Predictors of elephant poaching in a wildlife crime hotspot: The Ruvuma landscape of southern Tanzania and northern Mozambique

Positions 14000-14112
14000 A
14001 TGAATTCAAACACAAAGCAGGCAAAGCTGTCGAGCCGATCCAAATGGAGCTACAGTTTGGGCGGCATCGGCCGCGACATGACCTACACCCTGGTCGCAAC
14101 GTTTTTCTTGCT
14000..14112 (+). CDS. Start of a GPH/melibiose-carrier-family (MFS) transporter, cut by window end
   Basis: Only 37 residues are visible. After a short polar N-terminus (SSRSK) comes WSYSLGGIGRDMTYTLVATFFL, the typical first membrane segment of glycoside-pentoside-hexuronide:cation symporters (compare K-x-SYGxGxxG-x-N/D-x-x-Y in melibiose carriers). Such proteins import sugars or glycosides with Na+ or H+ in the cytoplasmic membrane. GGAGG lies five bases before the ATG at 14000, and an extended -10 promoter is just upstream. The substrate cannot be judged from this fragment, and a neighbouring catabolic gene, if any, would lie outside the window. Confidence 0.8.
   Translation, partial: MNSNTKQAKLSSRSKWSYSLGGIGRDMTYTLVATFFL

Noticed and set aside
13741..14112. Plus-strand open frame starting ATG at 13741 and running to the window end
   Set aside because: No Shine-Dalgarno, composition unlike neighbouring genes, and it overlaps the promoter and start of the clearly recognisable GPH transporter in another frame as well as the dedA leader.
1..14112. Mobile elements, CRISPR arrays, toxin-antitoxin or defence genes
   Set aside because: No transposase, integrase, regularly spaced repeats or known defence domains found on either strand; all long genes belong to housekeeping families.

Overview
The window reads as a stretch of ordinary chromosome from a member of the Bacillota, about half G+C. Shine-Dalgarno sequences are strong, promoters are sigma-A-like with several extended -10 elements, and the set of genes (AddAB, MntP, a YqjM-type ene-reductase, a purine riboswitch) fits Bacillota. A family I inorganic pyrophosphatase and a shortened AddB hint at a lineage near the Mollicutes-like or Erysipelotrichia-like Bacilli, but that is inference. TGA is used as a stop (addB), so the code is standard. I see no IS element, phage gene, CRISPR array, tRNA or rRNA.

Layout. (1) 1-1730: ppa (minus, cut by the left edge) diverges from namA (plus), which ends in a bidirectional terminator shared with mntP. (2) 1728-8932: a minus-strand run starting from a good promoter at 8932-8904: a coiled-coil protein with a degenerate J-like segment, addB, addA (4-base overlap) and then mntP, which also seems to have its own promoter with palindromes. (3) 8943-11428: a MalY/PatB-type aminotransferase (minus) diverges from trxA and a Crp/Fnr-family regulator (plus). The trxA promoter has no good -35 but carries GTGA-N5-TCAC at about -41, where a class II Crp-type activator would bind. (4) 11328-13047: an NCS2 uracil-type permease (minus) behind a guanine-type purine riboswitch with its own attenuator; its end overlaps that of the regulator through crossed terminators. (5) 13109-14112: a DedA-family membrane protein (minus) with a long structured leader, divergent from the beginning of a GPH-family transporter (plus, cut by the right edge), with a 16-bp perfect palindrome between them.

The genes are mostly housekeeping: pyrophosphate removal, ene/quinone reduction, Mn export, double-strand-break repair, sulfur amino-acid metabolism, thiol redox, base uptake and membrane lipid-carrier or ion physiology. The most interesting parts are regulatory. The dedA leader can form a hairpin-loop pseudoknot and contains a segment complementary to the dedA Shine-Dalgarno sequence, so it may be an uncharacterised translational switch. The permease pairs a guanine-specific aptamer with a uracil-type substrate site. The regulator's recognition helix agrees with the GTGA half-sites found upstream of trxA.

Understanding the spatial distribution of elephant carcasses in relation to ecological characteristics and human activities is critical to developing targeted management strategies for reducing poaching. We employ a spatial modelling approach to quantify the relative contribution of multiple climatic, ecological, human and protected area management predictors of the number of elephant carcasses in a recognized poaching hotspot: the Ruvuma landscape of northern Mozambique and southern Tanzania. This includes the Niassa Reserve in the south and the Selous Game Reserve in the north. In Mozambique, the number of elephant carcasses is positively associated with State-managed protected areas such as Niassa Reserve, but particularly with environmental variables in-cluding low rainfall and high temperatures. In Tanzania, elephant carcasses are positively associated with community-managed sites. A strong focus on e?ective management of protected areas in the Ruvuma landscape is crucial to reducing the killing of elephants.